Sunday, 26 June 2016

Homeowners Insurance Costs Increasing

Insurance Costs Increasing

Homeowners Insurance Costs Increasing
The average cost to insure homes in Michigan is expected to rise 10 to 30 percent this year. The extraordinary number and severity of catastrophes, a downturn in the investment market, sharply rising home and repair costs and the emergence of mold claims are all contributing to the higher insurance rates today, according to an insurance industry representative.

"Homeowners insurance premiums are increasing throughout the country," Insurance Information Association of Michigan (IIAM) Executive Director Leanne Snay said. "In Michigan, even though rates are rising, homeowners insurance is still a good buy."

Historically, Michigan's homeowners insurance premiums have remained well below the national average. According to a 1999 study by the National Association of Insurance Commissioners (NAIC), Michigan's average homeowners premium of $417 ranked 30th in the nation. The average homeowner premium during that same year was $487.

Rates Rising

Homeowners rates are rising, however, due to a number of factors, such as an increase in the number and severity of catastrophes. Over the past 12 years, insurance companies have paid out more than $100 billion in catastrophe-related losses, many times more than in previous decades. Catastrophes include well-known events, such as Hurricane Andrew and the Northridge Earthquake, as well as hundreds of smaller disasters like tornadoes, wildfires, hail, ice and snow.

Michigan had its share of catastrophes in recent years. In 2001, 32 tornadoes, well above the average of 18, caused $49 million in damages here. According to the Insurance Services Office, a thunderstorm-related event in July of 2000 resulted in $40 million in insured losses. In 1999, several severe weather incidents generated claims of at least $375 million. And, violent thunderstorms of May-June 1998 caused at least $115 million in insured losses.

Buildling a Home

Homeowners Insurance Costs IncreasingThe cost of home construction and repairs is also rising. According to the National Association of Home Builders, the cost of rebuilding a home has risen about 3 percent a year on average during the last decade. National statistics show that between 1998-2001, the cost of home repairs increased on average by more than 6 percent per year, two times faster than the overall average rate of inflation during that period.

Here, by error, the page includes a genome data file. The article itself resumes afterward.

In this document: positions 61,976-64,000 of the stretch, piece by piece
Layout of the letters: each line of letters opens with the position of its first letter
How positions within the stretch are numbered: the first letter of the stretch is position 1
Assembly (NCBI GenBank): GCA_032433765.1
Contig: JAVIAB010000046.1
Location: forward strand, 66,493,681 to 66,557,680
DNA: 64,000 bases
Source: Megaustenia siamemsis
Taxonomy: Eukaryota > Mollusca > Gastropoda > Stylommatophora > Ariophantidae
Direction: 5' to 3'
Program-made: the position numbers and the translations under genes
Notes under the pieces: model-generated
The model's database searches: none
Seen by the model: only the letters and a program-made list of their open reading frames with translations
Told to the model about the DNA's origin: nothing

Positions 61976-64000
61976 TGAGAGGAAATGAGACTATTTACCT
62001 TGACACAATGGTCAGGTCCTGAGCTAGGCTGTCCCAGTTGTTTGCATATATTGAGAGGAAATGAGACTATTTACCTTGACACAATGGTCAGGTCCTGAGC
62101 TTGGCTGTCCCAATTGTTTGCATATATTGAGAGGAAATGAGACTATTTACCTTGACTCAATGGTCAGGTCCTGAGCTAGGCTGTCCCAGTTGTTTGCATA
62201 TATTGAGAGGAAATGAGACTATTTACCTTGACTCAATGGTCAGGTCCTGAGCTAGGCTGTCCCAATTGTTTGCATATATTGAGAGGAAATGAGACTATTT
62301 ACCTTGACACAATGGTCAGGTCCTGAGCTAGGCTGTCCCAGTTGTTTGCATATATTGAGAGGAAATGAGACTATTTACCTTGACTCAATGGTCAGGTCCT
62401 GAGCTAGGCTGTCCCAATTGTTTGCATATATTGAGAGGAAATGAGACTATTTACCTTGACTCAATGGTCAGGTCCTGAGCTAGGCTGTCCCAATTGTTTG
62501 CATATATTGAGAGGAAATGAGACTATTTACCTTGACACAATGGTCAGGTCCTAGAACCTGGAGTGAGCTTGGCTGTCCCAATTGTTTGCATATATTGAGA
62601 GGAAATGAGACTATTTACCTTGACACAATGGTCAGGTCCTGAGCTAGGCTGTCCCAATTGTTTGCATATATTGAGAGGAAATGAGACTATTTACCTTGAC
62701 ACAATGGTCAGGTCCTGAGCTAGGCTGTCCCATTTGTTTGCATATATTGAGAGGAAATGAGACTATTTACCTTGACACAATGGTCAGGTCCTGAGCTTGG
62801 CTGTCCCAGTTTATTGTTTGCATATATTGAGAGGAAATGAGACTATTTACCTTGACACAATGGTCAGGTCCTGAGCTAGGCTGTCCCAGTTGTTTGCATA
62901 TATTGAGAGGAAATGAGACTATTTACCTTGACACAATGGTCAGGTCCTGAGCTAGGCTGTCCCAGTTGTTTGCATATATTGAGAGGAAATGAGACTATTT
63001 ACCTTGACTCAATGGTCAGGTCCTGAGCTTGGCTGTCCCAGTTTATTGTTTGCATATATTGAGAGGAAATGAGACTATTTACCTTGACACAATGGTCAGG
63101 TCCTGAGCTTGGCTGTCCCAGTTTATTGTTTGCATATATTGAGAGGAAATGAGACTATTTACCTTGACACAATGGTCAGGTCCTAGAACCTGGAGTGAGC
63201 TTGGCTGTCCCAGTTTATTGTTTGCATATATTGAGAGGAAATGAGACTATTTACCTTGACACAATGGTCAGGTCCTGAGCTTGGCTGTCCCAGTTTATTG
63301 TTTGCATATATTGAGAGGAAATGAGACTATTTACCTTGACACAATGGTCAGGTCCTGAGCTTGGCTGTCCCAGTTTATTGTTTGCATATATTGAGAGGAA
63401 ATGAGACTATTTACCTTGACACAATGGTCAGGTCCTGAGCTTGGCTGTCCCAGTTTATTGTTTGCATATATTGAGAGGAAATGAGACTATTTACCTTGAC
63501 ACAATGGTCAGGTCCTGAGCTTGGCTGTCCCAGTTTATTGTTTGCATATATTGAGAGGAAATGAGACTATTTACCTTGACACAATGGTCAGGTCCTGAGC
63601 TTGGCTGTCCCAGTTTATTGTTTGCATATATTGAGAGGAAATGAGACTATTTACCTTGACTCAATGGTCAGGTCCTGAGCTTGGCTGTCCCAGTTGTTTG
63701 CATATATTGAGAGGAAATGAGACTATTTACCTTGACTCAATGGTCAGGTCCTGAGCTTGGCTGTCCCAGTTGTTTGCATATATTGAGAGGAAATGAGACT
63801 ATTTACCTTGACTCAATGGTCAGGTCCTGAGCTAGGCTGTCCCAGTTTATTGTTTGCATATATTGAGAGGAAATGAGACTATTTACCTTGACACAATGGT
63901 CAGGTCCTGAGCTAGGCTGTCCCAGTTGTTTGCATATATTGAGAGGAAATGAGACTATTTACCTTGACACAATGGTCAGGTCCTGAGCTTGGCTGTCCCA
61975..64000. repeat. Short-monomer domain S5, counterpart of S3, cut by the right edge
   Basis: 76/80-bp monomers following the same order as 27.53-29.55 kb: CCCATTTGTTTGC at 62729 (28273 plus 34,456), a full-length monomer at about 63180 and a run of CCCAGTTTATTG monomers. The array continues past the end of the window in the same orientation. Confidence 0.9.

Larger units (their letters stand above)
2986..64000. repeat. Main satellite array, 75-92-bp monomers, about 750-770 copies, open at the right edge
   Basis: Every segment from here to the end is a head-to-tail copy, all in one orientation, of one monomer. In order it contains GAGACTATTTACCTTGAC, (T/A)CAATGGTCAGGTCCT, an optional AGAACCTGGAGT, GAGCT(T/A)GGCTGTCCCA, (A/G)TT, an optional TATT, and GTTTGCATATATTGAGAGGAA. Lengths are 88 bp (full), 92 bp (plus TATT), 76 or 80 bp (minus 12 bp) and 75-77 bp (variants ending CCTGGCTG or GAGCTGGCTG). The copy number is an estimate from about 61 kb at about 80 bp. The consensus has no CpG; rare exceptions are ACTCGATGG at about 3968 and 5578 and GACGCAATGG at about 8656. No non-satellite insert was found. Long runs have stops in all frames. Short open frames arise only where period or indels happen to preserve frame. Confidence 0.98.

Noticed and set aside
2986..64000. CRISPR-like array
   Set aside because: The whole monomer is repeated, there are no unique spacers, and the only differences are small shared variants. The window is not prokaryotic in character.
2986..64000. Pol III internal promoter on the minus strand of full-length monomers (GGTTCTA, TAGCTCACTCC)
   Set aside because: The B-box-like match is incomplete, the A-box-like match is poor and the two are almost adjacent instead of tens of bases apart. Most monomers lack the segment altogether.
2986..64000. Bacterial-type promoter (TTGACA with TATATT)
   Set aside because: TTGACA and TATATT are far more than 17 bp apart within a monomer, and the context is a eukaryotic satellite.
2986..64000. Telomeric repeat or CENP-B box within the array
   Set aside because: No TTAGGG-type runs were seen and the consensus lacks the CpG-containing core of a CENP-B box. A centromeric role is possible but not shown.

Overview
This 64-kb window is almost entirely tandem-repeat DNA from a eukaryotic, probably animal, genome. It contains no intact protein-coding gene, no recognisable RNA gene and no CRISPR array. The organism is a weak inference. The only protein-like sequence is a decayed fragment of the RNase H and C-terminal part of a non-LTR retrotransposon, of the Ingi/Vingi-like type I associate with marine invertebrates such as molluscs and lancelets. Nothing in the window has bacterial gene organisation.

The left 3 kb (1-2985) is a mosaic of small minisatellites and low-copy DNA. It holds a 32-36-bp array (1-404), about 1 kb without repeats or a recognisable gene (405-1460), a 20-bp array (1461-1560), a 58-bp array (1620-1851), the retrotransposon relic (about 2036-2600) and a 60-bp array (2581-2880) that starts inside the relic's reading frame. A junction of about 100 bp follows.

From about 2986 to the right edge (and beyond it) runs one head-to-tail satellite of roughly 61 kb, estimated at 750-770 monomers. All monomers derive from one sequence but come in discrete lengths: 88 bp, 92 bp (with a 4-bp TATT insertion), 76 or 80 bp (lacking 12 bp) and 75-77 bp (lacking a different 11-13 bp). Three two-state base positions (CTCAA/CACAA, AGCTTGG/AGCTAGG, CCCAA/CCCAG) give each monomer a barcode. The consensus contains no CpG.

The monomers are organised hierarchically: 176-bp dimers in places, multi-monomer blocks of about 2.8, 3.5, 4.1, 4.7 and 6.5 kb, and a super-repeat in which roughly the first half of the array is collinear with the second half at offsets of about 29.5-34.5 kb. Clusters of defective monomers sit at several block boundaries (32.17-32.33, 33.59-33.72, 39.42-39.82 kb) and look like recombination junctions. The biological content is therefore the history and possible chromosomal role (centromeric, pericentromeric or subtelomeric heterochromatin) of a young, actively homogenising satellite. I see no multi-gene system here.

In the 1990s, insurance companies were able to offset increasing claims costs through investments. More recently, however, the sagging economy and fall in investment return has taken a toll on insurance company efforts to hold down rate increases.

Mold has emerged as another factor in home insurance premiums. Mold is nothing new, but there has been a sharp increase in the number of mold claims recently. Mold claims cost insurance companies more than $1 billion in 2001, five times the cost in 2000.

Factors affecting rates

The amount a consumer pays for homeowners insurance is affected by many other factors like the type of construction, age of the home and quality of local fire protection services. By shopping around and taking some simple steps, consumers can take advantage of the competitive marketplace and possibly save some money. IIAM officials suggest consumers consider the following:
  • Take advantage of discounts offered by your insurance company. Discounts may be offered for installing smoke detectors and dead-bolt locks, insuring both your home and auto with the same company, maintaining good credit and living in a nonsmoking household.
  • Raise your deductible. Covering small losses could mean a substantial reduction in your homeowners insurance premium. Higher deductibles could produce a savings of 15 to 30 percent.
  • Always shop for the best combination of coverage, price and service.